Where to Find Stories that Reflect Your Personal Brand

One of my favourite quotes on storytelling comes from the great Nigerian poet, Ben Okri. He said, “We live by stories. We also live in them. One way or another, we are living the stories planted early in us or along the way. We are also living the stories we plant, knowingly or unknowingly, in ourselves.”

This quote reminds me how much our lives are not only shaped by stories, but also how much our lives are fertile gardens of stories grown from the meaningful experiences we’ve had while living. Some of those experiences are pure entertainment and little more. Other experiences, however, are more enlightening in that we learn something from them: about ourselves, about our interactions with others, about how we navigate through life and through work. Over time, these learnings nourish us, shape us, and help us grow into the person and professional we are today.

Our lives are, indeed, rich with stories. However, each of us is also a story, one constantly in the making and in need of sharing.

I spoke about this in my last blog post when I focused on the importance of taking ownership of your personal brand story, defining what your story is versus leaving it to chance or let others do it for you. In that post I shared some profound questions to help you explore and identify what you, as a personal brand, are all about. Those questions are certainly loftier and more philosophical; but in carefully considering how you would answer them, you dig deep to discover who you are, what drives and distinguishes you, and the difference you hope to make in your work, in others, and the world.

In sharing your personal brand story, you could simply tell people your answers to those questions put forward in this last blog post. Better still, you could show your answers through exemplary stories that bring them to life. But what stories to tell? And just as crucially, where can you find them? Outlined below are three key places to look more deeply into.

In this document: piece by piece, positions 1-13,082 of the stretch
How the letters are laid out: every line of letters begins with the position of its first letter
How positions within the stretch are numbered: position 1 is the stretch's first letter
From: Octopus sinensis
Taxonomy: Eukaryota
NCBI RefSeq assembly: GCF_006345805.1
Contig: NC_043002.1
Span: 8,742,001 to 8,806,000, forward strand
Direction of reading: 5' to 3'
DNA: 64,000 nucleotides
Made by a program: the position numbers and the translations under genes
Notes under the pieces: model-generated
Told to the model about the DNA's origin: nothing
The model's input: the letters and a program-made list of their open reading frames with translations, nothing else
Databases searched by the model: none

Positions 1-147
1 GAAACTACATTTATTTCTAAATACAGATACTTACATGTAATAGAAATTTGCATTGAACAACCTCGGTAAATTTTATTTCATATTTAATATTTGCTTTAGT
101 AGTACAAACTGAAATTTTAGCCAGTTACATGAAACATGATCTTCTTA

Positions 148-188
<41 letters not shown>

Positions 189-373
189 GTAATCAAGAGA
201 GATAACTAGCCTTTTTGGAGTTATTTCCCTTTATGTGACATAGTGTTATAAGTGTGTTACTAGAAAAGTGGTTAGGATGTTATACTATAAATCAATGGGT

Stories from Your Life Experiences

Set time aside, clear your mind, and reflect on your life going as far back as you can remember. Start with your early childhood, growing up, your awkward teen years, college or university, young adulthood, your first love, your current love, starting a family, etc. Think about the high points that fill you with joy and gratitude, but also the low points that gave you pause or set you back.

As you scan your memory, make note of what moments or experiences pop to the surface of your consciousness. Later, look more deeply into each of those experiences and ask yourself if you learned anything from it. Better still, is there anything from that experience that changed you somehow, instilled an enduring value or belief in you, or helped form you into the person you are today? In revisiting your most meaningful life experiences, some of them will fill you with pride and delight, while others may fill you with shame or regret. Don’t discount the latter, as we often learn a lot from mistakes or missteps we’ve made.

Your life experiences provide a fertile pond to fish in for stories that answer some of the questions put forward in my last post. For instance, putting aside all humility, what do you value most in yourself and are most proud of; is there a life experience you’ve had that fills you with pride and brings that characteristic to life? What are the values that shape and guide you as an individual; can you recall life experiences where each of those values was formed and/or which shows that value in action?

Stories from Your Work Experiences

Everyone started somewhere, including you. Look back on the entirety of your career and consider some of the fundamental experiences that propelled it forward, brought it to a grinding halt, or caused a change in its trajectory. Think back on your very first job as a teenager, your first “adult” job in your twenties, the most challenging or humbling work situations you’ve ever been in, and the most rewarding ones. As you do this professional scan, pay attention to the experiences that pop into your mind, because there is often a reason they are so quickly uncovered.